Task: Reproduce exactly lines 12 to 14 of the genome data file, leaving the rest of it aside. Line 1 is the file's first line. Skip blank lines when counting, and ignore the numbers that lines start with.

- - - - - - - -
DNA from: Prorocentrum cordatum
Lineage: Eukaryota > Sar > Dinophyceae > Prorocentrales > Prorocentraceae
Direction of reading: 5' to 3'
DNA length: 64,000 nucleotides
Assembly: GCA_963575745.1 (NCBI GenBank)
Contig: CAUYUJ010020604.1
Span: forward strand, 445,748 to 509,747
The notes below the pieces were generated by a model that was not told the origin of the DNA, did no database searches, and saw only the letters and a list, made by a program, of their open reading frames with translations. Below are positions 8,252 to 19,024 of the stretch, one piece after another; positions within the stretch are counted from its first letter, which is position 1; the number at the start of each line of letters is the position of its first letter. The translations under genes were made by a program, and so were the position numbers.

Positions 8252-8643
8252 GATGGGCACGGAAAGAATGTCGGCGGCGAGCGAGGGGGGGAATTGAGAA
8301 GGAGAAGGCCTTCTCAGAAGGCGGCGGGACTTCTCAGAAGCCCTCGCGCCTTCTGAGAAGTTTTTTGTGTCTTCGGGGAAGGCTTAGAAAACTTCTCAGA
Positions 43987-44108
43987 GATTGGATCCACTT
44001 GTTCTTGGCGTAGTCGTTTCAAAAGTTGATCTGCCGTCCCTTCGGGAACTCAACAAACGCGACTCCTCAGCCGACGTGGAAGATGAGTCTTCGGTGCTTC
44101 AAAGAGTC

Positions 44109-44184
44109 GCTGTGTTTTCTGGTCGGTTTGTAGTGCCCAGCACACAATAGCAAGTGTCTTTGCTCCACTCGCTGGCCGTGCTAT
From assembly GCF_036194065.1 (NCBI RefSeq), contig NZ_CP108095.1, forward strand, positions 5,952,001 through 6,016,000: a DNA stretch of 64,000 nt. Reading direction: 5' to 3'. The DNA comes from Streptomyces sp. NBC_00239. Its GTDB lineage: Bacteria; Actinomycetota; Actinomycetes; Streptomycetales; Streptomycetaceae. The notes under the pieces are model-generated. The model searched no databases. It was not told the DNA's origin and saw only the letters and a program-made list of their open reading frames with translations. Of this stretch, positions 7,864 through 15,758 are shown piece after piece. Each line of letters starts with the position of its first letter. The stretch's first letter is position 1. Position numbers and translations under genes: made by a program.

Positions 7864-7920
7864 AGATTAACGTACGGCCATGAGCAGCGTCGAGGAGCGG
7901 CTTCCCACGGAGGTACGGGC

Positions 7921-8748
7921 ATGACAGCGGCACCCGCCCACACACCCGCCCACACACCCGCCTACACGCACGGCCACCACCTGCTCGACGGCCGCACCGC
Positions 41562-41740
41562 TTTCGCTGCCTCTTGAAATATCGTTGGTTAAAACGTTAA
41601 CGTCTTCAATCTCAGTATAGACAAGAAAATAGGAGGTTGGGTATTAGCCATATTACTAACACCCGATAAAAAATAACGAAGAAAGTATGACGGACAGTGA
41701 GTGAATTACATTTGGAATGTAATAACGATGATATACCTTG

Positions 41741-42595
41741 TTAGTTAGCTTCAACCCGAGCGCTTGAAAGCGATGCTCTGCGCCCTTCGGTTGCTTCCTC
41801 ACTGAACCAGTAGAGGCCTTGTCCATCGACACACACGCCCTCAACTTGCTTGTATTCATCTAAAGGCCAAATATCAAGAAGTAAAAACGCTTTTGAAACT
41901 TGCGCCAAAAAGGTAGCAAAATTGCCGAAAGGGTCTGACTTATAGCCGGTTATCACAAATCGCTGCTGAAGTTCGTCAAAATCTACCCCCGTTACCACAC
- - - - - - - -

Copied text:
Positions 43987-44108
43987 GATTGGATCCACTT
44001 GTTCTTGGCGTAGTCGTTTCAAAAGTTGATCTGCCGTCCCTTCGGGAACTCAACAAACGCGACTCCTCAGCCGACGTGGAAGATGAGTCTTCGGTGCTTC